Considering that Paulo Coelho is supposed to be a writer of philosophical books (or at least that is what I had read/heard). I do not see any clear position that he has taken in this book. He mentions a lot of people who appear happy, and has mentioned that all that is faked. He has talked about this guy (Igor), who seems to see them for what they are, knows the truth of it all. Someone who knows what real power is and how all those who need to appear powerful are not powerful at all. He is rich, he has power, he is well trained and he is also an excellent killer.

I really recommend that you read the book if you enjoy crime-thrillers. This is really good in that. I did not find the philosophy very intriguing, probably because I found only little bit of merit in it. I agree to the point that success should be measured in terms of your own goals, as in what you want to do. Your goals should not depend on what the world deems as success.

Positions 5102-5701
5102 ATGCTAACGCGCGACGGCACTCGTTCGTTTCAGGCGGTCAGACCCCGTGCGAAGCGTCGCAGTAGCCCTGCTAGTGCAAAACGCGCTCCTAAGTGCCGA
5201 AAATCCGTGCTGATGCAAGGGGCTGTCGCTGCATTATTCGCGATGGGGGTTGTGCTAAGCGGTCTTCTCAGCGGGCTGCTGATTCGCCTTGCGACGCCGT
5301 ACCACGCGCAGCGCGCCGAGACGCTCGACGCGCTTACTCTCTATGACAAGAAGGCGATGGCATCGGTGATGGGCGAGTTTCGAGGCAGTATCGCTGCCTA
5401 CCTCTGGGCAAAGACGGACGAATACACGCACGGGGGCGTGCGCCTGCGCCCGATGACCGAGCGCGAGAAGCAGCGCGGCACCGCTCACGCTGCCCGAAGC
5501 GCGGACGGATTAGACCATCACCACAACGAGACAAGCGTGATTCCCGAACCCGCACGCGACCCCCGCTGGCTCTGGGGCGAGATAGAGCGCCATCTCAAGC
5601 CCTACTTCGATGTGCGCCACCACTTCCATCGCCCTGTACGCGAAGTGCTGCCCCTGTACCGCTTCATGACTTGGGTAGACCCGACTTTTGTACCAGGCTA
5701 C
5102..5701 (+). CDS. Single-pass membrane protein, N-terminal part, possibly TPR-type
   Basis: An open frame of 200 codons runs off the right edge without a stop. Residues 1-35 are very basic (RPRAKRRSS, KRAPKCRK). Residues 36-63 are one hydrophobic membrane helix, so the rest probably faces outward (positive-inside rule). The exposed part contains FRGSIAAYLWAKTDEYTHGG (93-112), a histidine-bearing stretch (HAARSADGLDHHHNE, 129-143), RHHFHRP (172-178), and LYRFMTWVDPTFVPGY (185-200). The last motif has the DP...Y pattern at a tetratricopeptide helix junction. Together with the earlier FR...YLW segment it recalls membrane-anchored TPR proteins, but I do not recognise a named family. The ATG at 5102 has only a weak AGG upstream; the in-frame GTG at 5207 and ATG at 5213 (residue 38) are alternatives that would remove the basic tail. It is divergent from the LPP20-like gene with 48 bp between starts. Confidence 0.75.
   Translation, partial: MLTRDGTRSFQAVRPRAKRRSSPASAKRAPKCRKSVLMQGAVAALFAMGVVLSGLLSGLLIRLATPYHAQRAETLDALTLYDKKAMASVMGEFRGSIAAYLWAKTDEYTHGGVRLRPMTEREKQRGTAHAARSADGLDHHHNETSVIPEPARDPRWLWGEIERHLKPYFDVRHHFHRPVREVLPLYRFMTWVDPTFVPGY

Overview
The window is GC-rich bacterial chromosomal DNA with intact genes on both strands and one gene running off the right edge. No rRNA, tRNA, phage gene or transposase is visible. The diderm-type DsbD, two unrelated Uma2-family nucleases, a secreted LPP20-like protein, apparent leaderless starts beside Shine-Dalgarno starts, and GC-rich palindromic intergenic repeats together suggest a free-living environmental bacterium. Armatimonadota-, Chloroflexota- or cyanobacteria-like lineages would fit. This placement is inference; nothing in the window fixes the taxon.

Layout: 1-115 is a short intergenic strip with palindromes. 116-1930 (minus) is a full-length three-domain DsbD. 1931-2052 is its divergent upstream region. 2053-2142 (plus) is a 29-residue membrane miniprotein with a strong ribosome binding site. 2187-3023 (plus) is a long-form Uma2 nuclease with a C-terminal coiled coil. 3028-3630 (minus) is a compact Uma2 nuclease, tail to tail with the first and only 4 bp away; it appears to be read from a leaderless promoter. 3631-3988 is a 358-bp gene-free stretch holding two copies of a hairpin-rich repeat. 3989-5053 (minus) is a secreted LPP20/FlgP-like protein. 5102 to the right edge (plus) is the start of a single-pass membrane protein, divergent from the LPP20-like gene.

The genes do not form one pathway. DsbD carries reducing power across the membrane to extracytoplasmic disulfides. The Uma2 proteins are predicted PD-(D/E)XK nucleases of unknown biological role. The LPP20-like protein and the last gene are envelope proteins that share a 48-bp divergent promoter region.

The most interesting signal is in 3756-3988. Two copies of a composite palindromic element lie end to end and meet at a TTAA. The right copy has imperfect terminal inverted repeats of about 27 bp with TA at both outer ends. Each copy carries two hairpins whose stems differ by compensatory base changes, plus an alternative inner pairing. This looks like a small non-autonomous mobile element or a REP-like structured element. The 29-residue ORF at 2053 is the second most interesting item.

Article by Jash Jacob
Jash Jacob is a Business Intelligence developer who has been contributing to ISC since a few months. His interests include Business Intelligence, Business Analytics, Movies, Novels, Reading scientific news and debates and listening to music. He also comments on random things in life in his personal blog. If you so wish, you may contact him through his profile or through forum response.

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Author: Harsh Vyas05 Apr 2014 Member Level: Gold   Points : 2

Hello Jash Jacob,

This is very nice Review of the Book "Winner stands alone". Your review inspired me again to read this novel. One of my friend sent me this book and I had left it in between. The character IGOR is very mysterious and interesting. Keep it up.